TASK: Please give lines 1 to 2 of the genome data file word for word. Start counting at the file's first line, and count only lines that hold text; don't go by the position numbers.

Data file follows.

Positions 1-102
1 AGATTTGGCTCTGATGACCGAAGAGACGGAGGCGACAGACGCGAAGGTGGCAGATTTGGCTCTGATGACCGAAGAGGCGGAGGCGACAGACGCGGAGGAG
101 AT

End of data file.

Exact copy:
Positions 1-102
1 AGATTTGGCTCTGATGACCGAAGAGACGGAGGCGACAGACGCGAAGGTGGCAGATTTGGCTCTGATGACCGAAGAGGCGGAGGCGACAGACGCGGAGGAG